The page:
Furthermore, by writing one of the supported commands on the screen, the user could launch certain apps directly from the lock screen, without having to unlock the display and then move through multiple screens to find the appropriate app. Samsung provides various examples of handwritten text commands that can be converted to applications including calling a contact, launching the default browser, the gallery or the maps application.
Before being able to use the S Pen’s handwriting recognition feature described in the patent, users would have to teach the device their signature, and input commands for the supported apps.
Interestingly, the patent suggests that the phone would also have some contextual awareness. By writing “call mom” on the lock screen, users would be able to initiate calls to their mothers. Google has recently introduced a new Search feature for Android devices that lets users assign family relationships to contacts.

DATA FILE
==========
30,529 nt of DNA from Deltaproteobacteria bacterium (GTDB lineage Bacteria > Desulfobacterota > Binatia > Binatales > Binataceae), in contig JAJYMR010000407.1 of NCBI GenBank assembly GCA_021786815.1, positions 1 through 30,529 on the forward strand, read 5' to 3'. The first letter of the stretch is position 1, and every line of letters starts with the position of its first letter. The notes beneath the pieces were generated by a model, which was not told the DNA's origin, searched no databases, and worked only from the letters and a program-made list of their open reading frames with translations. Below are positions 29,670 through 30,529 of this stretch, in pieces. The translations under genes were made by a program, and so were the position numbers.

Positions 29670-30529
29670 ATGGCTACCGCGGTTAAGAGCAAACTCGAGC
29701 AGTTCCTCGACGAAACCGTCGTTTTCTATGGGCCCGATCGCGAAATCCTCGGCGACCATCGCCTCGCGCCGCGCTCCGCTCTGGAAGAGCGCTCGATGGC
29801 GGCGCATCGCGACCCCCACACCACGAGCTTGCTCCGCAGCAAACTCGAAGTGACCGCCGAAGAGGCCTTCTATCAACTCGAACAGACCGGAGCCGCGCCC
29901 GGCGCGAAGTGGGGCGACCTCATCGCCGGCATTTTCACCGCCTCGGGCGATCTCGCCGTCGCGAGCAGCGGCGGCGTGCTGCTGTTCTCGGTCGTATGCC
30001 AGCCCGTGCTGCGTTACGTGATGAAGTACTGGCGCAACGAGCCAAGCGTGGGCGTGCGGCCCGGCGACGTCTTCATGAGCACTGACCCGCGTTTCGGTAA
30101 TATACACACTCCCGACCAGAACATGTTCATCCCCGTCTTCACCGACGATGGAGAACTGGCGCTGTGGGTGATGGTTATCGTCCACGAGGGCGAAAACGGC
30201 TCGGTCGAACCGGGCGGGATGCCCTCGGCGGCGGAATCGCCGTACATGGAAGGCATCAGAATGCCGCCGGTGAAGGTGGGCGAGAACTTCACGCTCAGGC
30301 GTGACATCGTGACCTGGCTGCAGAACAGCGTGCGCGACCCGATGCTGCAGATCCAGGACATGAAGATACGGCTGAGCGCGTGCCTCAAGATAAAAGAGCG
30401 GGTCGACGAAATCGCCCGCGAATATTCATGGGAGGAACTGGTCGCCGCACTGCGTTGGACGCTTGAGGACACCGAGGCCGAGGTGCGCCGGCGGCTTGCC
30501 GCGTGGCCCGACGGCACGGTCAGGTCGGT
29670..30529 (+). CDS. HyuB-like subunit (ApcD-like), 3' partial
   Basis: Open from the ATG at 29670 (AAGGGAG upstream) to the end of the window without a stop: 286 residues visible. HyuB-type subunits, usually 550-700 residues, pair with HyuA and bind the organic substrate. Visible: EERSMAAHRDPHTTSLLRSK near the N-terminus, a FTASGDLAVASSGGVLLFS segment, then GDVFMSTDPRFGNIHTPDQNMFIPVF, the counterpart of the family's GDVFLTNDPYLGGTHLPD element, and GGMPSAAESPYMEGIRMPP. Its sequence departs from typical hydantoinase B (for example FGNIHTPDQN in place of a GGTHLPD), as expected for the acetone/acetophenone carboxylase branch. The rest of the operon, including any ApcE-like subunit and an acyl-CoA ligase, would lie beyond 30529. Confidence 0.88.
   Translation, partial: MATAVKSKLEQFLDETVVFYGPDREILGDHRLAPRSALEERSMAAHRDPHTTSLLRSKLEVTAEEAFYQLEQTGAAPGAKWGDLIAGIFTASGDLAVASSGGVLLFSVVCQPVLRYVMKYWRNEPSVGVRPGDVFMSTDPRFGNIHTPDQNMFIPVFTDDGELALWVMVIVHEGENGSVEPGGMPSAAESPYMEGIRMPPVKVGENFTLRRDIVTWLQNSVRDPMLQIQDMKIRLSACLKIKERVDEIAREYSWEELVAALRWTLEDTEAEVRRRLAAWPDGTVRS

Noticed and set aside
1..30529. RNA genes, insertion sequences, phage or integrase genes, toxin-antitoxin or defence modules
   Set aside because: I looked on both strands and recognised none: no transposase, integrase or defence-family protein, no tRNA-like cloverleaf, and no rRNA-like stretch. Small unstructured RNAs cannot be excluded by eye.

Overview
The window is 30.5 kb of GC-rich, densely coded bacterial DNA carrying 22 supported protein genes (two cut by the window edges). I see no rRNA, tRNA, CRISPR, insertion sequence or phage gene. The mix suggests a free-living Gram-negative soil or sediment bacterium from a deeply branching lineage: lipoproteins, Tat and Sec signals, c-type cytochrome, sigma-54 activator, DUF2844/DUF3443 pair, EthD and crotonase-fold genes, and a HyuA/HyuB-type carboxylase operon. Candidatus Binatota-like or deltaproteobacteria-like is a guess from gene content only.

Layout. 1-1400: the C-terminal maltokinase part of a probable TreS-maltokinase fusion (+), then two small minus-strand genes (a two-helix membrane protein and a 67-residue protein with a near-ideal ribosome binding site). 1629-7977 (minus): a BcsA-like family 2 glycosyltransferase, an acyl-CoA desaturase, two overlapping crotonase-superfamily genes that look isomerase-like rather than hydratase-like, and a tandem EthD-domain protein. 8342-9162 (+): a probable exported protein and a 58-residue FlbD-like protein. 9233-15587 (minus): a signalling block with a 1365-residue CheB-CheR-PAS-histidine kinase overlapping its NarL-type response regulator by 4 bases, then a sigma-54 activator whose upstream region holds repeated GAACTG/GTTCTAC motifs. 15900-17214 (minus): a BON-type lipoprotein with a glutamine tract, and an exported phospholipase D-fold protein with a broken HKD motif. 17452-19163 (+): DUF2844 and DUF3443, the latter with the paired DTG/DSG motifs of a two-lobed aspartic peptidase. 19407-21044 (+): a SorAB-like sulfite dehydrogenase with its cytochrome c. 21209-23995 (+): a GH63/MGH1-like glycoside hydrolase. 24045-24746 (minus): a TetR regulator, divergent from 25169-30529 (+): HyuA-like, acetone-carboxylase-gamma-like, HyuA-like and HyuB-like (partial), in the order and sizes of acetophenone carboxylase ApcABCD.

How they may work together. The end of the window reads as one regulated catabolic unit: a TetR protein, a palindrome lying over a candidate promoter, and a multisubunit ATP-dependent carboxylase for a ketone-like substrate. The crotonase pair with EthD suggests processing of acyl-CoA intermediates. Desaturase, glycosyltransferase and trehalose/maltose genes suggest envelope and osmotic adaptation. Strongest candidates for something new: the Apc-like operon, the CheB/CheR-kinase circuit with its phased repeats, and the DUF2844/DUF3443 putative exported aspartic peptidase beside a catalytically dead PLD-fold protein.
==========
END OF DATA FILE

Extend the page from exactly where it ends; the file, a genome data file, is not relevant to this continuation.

The new software feature described in the patent could make its way to the Galaxy Note 4 and future stylus-enabled Galaxy smartphones and tablets, although it may very well remain just a concept for unlocking phones and initiating fast actions. In addition to stylus support, the patent says that using a finger to write commands on the screen would also be supported.
Samsung isn’t the only company working on new screen unlock features – the South Korean giant is also reportedly going to include fingerprint recognition in the upcoming Galaxy S5. LG has further improved its KnockON LG G2 feature, creating an advanced Knock Code feature for the G Pro 2 that will be able to recognize well over 86,000 different knock codes to unlock the phablet. Moreover, a new TimePIN Android app would change the PIN code of a mobile device every minute to enhance security.
More images from the patent application follow below.